The FCC is preparing to vote on making 1,200 megahertz of spectrum available for unlicensed use in the 6GHz band.
In a blog post on the FCC’s site, Chairman Ajit Pai laid out his plan:
“Specifically, I have proposed a set of rules to make 1,200 megahertz of spectrum available for unlicensed use in four segments of the 6 GHz band (5.925–7.125 GHz). This band is currently populated by, among others, microwave services that are used to support utilities, public safety, and wireless backhaul. So unlicensed devices will share this spectrum with incumbent licensed services under rules that are carefully crafted to protect those licensed services and to enable both unlicensed and licensed operations to thrive throughout the band. Ultimately, I expect that 6 GHz unlicensed devices will become a part of consumers’ everyday lives. For the rules we will vote on would play a major role in the growth of the Internet of Things, connecting appliances, machines, meters, wearables, and other consumer electronics, as well as industrial sensors for manufacturing.”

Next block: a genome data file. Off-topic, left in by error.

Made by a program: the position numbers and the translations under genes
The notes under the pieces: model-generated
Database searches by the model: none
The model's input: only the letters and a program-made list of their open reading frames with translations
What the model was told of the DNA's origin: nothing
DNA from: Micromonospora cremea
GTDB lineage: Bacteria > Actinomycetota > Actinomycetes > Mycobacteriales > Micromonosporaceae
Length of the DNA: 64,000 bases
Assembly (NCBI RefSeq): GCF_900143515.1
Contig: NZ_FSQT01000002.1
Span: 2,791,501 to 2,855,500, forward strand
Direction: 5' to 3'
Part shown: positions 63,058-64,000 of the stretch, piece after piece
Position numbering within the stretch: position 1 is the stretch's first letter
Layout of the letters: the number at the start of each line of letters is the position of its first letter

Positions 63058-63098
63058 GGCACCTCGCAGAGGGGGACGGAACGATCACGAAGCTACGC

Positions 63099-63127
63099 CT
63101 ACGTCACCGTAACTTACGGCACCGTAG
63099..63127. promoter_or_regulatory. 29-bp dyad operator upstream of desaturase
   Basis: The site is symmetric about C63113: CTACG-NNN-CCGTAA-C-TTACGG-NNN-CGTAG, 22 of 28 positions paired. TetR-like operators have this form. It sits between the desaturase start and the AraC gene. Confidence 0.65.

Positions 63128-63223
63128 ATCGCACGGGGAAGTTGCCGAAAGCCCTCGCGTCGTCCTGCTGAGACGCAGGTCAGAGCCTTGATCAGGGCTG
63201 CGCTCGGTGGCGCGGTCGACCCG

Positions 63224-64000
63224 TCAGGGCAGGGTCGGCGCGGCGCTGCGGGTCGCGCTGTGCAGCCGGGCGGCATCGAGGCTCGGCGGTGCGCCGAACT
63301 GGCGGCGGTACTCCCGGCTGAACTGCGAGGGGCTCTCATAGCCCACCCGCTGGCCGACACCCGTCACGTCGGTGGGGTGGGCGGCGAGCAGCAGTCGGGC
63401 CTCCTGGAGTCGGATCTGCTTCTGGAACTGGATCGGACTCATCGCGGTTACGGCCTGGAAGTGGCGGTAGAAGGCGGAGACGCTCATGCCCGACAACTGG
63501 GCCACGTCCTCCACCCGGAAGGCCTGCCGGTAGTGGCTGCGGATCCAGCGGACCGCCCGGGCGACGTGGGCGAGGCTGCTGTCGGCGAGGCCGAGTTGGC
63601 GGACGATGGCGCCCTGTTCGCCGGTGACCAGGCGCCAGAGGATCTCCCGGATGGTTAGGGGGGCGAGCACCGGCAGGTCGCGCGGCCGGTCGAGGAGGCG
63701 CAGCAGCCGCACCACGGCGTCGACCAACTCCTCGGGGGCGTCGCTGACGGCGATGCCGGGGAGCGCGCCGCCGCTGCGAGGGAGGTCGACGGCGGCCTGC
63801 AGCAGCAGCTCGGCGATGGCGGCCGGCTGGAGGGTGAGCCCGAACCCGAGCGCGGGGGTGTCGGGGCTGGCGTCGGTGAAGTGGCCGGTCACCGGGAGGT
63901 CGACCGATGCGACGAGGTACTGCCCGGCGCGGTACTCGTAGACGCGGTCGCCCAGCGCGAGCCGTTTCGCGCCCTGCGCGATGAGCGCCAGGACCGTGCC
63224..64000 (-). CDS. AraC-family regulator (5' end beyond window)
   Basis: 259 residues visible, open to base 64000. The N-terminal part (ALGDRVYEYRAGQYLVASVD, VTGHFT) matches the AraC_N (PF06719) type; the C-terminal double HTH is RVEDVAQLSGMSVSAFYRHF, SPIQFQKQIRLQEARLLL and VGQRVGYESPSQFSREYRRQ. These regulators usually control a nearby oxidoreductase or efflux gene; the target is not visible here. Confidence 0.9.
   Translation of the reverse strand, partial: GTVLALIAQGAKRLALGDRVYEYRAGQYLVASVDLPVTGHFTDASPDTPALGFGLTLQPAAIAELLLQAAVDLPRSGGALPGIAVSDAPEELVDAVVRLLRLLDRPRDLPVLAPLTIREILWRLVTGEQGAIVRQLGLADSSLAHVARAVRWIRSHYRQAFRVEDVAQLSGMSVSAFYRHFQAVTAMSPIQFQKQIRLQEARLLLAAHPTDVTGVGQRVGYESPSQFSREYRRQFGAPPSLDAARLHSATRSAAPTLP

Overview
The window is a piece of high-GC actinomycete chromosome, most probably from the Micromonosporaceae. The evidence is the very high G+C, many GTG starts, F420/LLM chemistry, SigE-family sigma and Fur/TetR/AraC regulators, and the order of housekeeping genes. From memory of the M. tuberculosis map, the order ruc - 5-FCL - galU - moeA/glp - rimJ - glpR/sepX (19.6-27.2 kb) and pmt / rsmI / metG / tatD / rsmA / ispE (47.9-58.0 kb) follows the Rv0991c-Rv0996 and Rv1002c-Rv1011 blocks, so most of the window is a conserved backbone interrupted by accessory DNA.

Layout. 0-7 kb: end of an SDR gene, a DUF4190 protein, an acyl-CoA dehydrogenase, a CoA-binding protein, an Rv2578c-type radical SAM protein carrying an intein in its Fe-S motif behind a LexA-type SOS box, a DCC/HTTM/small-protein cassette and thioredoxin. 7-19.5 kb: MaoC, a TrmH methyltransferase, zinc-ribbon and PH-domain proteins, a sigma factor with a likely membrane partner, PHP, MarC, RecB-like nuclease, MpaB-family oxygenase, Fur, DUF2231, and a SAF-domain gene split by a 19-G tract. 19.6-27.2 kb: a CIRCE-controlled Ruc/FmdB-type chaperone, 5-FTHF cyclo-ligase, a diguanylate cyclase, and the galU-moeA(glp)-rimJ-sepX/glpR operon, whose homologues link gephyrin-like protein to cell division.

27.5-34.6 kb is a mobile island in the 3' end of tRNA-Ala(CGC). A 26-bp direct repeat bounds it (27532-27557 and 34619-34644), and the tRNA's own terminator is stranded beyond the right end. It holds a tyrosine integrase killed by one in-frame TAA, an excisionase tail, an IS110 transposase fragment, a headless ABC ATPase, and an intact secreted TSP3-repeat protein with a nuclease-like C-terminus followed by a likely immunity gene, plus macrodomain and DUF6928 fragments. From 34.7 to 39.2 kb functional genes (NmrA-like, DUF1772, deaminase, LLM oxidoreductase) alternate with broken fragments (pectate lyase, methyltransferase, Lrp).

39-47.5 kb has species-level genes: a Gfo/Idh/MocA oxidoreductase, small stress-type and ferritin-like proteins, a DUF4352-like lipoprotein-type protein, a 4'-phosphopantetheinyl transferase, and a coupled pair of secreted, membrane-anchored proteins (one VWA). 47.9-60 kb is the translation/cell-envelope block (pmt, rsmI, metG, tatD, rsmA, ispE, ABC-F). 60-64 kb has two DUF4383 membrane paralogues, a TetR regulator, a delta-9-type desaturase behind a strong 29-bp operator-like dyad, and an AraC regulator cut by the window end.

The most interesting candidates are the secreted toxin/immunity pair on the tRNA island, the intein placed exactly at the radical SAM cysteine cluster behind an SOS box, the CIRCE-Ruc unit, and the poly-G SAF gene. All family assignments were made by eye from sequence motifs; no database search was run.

The newly available spectrum will be a boon for numerous industries, not the least of which is 5G. With the FCC voting in April, it shouldn’t be long before devices using the 6 GHz band start showing up.